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Used Toyota Tundra Review

When it originally debuted near the start of the new millennium, the Toyota Tundra was the first import-branded full-size pickup truck to go head to head with the full-size trucks from Dodge, Ford and General Motors. In the Tundra's favor were a refined V8 engine and Toyota's reputation for reliability and durability. This Tundra, however, ultimately found more of an audience with recreational pickup buyers than with hard-core users.

Second-generation Tundras, however, are significantly bigger and more capable. As an American-built truck with true full-size proportions, the second-generation Tundra features three cab sizes, three bed lengths and a choice of two V8 engines. In pretty much every measure, the Toyota Tundra stands equal to competing light-duty pickups.

Used Toyota Tundra Models

The current Toyota Tundra represents the second generation, which debuted for the 2007 model year. There have been several changes to note if you're looking for a used Tundra. Models from 2007 to 2009 with the smaller V8 had a 4.7-liter engine good for 271 hp; it was replaced by the 310-hp 4.6-liter V8 in 2010. That year also brought new trim levels as well as minor cosmetic tweaks and the addition of front-seat knee airbags. Tundras from 2007 to 2014 were offered with a 4.0-liter V6 engine that made 236 hp initially and was upgraded to 270 hp for the 2011 model year.

Toyota made the first major update to the Tundra in 2014, with refreshed styling inside and out and new safety equipment including a standard rearview camera and optional blind-spot monitoring. This was also the year the high-end 1794 Edition was introduced. 2015 brought the TRD Pro model as well as an optional trailer brake controller, which became standard in 2016, the same year that saw mildly updated styling for SR5 and 1794 Edition models and a larger gas tank for higher trim levels. There were no significant changes for 2017.

The previous-generation full-size Toyota Tundra replaced the smaller T100 pickup when it debuted for 2000. Production ran through the 2006 model year. Although it was available with an optional V8 and several configurations, it wasn't large or tough enough to compete with its more traditional rivals when it came time for serious work-site tasks.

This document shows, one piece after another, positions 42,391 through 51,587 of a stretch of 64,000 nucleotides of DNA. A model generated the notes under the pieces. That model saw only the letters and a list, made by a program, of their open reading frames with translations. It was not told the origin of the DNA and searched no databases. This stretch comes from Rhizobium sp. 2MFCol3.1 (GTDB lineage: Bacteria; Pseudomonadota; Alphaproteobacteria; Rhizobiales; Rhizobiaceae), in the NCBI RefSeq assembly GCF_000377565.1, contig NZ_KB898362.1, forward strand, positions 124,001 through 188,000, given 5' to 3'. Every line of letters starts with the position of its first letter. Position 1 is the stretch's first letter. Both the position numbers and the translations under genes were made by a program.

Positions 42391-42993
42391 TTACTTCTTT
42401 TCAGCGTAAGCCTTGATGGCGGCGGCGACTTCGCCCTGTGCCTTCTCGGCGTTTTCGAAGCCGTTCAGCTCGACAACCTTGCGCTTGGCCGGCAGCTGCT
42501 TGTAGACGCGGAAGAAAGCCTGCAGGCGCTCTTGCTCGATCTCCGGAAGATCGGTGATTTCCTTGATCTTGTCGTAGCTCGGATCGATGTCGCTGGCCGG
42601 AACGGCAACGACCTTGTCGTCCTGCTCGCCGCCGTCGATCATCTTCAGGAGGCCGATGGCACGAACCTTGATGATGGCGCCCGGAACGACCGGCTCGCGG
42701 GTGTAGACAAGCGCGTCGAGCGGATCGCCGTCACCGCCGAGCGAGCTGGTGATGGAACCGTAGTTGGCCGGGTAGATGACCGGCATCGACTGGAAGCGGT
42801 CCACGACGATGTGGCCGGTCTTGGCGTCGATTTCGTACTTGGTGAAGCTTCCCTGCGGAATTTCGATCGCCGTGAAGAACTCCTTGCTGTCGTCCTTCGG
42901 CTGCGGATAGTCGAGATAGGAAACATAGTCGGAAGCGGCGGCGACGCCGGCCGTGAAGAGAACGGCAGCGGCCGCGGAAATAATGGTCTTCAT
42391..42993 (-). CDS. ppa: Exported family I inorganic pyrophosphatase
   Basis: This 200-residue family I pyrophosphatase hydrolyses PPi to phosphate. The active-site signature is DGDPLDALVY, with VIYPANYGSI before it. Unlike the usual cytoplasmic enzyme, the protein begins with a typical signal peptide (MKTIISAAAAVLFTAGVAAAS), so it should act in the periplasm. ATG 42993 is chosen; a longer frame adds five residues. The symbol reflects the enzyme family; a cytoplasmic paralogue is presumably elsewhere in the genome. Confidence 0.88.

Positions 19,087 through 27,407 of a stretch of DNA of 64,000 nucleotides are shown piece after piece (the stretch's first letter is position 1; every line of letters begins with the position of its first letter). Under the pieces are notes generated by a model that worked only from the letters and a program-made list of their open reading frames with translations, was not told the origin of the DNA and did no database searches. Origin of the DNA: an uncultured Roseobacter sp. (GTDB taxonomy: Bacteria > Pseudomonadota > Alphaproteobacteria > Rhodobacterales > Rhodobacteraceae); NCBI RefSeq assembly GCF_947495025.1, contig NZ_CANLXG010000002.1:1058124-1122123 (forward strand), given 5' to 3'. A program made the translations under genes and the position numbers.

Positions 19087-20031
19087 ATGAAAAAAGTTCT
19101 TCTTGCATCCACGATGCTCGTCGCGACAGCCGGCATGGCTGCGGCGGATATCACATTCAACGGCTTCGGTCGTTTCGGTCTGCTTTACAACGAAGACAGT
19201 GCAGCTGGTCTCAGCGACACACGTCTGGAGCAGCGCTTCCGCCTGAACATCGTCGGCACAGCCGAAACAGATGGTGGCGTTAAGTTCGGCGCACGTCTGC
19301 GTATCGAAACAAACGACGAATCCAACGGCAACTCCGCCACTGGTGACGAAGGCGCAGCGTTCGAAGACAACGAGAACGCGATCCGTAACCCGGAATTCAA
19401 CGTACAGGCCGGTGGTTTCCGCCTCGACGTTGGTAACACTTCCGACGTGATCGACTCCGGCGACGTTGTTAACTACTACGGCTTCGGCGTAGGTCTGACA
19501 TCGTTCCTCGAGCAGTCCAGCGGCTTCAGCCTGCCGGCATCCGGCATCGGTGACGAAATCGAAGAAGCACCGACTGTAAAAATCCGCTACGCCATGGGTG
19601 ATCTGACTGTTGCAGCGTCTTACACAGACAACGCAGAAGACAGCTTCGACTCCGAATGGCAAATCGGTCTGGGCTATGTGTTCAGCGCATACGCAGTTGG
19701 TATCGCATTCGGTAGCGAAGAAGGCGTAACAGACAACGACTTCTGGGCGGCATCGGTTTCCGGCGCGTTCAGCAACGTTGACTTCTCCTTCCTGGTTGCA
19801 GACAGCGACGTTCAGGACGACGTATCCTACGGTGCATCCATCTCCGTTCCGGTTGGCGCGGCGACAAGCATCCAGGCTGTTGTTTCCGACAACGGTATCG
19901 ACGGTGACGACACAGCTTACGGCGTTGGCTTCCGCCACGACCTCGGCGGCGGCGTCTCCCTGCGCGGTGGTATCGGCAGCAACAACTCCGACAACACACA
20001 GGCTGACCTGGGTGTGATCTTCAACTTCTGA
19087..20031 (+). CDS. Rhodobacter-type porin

Originally, the Tundra was available in regular and extended-cab versions. Regular-cab versions came only in long-bed form, while the extended-cab models (Access Cab) was only equipped with the short bed. The latter did include two rearward-opening doors for easier rear-seat access, but the backseat was cramped for a full-size pickup truck.

There were three trim levels: a sparsely equipped base trim, the midlevel SR5 and the top-line Limited. The base trim was available on two-wheel-drive regular cabs only. A 3.4-liter V6, making 190 hp and 220 lb-ft of torque, was standard on regular-cab Tundras and could be mated to either a four-speed automatic or a five-speed manual transmission.

Topping the lineup was an available 4.7-liter V8 engine. This smooth-revving powerplant made 245 hp and 315 lb-ft of torque and was available with a four-speed automatic transmission only.

Toyota expanded the Tundra's lineup in 2003 to include an available sporty new StepSide cargo bed for V8-powered Access Cabs. All Tundras received freshened front-end styling that year, as well as standard antilock brakes and an upgraded center console. A power sliding rear window was also added to Limited models.

The big news for 2004 was the arrival of the Double Cab, a crew-cab version of the Tundra. Riding on an extended wheelbase and featuring a roomier cabin and a cargo bed equal in length to the Access Cab's, the Double Cab added some much-needed variety to the Tundra's lineup, providing a viable option for family-minded truck buyers.

Prospective used Toyota Tundra buyers who plan on doing a lot of hauling or towing should probably focus on 2005 or newer models, as Toyota enhanced the powertrains that year. A new 245-hp, 4.0-liter V6 coupled with either a six-speed manual or optional five-speed automatic transmission became standard, and the available 4.7-liter V8 was good for 282 horses and used the new five-speed automatic exclusively.

In reviews of the time, we commented favorably on the Toyota Tundra's smooth and refined V8, easy maneuverability in urban areas and roomy Double Cab configuration. Downsides included a lack of brawn for serious towing and hauling, uncomfortable front seats, a cramped rear seat in Access Cab models and chintzy interior trimmings.

If you are looking for newer years, visit our new Toyota Tundra page.

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